This week I’m going with a true arcade classic, which also happened to be the first arcade game I purchased for my own collection. Images via KLOV.
1942 by Capcom
Players: 1-2 (not simultaneous)
Before Capcom became the well known developer that it is today, they had a small presence in the arcade scene. 1942 is one of the fruits of those days. Play through memorable (although not exact to historical detail) battles in the Pacific from WW2 in this scrolling overhead shooter that was the first of many types of these games that raged on in arcades of the 80’s and early 90’s.
You take control of a WWII fighter plane and you alone must face the literally endless onslaught of Japanese fighter planes for a total of 32 levels. Hoards of planes who never let up on you lay down blankets of bullets and undertake wild kamikaze attacks all in an effort to take you down. While this may sound pretty basic on the surface, 1942 embodied what would become a pillar of vertical shmups later on, including power-ups, tons of enemies, bosses and of course a level of difficulty that only a skilled player can overcome (or a pocket loaded with plenty of coins). The difficulty is so hard in part to the fact that you can only take one hit and you lose a life. The game does imploy a roll feature that if timed right can save your life but you only have a limited number of rolls, so be sure to use those wisely. When it comes to shooters 1942 is a classic, barely giving you a moments rest before it throws another round of enemies at you to take down. While the selection of enemies you face may not scream variety in comparison to other games that came along later (such as Raiden), the way they attack is random enough to keep you wanting more. The boss type plane is difficult to deal with due to it’s gigantic size and the fact that it takes many shots to bring down while it sprays the screen with bullets you must dodge in addition to avoiding a direct collision with the plane. Most enemies are easy to take down but they can quickly flood the screen and overwhelm you by their sheer numbers. It’s this almost non-stop action that makes 1942 such a great game.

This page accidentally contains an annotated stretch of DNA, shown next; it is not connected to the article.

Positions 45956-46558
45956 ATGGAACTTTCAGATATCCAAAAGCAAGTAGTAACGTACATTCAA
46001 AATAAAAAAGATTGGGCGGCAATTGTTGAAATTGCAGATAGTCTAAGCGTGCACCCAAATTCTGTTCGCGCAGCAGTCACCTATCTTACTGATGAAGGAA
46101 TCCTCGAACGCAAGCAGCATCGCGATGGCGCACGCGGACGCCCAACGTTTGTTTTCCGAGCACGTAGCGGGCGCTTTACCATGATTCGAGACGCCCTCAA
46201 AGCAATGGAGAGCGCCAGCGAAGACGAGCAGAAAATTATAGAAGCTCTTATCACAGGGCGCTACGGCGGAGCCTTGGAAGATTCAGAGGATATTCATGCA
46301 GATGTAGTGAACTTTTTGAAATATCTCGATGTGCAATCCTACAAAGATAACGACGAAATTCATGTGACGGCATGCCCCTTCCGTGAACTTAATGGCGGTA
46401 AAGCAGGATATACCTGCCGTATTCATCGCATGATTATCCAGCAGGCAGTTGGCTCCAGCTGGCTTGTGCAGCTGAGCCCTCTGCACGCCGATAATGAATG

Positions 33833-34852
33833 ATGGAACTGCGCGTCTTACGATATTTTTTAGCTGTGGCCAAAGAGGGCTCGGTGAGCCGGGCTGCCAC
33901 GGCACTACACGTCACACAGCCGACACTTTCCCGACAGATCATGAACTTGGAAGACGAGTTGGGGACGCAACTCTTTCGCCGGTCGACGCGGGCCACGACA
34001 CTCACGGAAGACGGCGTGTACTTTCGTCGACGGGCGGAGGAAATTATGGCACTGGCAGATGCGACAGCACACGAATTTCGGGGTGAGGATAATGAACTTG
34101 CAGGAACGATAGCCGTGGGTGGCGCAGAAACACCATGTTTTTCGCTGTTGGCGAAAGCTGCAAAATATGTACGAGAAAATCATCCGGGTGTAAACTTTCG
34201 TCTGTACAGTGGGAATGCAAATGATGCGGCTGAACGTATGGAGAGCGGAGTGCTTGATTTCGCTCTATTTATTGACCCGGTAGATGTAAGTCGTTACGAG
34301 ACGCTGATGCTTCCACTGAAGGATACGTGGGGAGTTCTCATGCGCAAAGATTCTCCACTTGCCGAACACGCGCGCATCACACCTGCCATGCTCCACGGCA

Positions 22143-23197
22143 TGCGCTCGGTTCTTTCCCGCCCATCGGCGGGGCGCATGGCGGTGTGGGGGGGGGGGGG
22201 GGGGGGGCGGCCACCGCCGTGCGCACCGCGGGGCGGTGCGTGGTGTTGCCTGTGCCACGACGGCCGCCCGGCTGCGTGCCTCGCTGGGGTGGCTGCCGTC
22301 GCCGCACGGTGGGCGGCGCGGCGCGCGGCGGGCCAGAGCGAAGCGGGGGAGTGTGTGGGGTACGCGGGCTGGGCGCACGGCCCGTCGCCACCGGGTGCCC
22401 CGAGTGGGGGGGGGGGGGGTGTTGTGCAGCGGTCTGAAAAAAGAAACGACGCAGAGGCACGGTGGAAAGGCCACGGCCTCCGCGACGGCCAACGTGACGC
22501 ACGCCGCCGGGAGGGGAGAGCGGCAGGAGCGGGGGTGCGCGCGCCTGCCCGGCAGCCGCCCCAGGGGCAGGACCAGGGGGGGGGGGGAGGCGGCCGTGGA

1942 is not an easy shmup, but part of it’s charm lies in the difficulty. The game is unforgiving, but it does manage to keep you coming back for more. Holding a competition with your friends to see who can get the highest score without continuing can be quite enjoyable.
The graphics for the time were great although one may crave a little more animation in their 2D titles these days. You rarely see any slow down or flicker and the color is sufficient for this type of game. Many sprites fill the screen with ease and the explosions are pretty good. It also featured some very large sprites to push home the impression. For the first part of the game the background is nothing more than the ocean, so it is a little bland when it comes to backgrounds but you can find worse from the same time period.
It has one tune to play along to, which isn’t the catchiest tune I’ve heard from an arcade game but certainly not the worst(it’s better than Phoenix at the very least). The sounds one hears are fairly basic and there is no voice so don’t expect much from 1942 in this department.
I like the control scheme, it’s easy to use (you get one joystick and two action buttons, fire or roll) and it has an ambidextirous layout as well with buttons on both sides.
Nothing to really say here, the original cabinet wasn’t one that turned heads and the one I have is a conversion. The original did the job but could have used some better side art but the marquee conveys the game very well.
Overall, if you see this one in your local arcade, give it a try. And be ready with enough coins in your pocket as well as the game is guarenteed to burn through those if you wish to face the challenge to the end.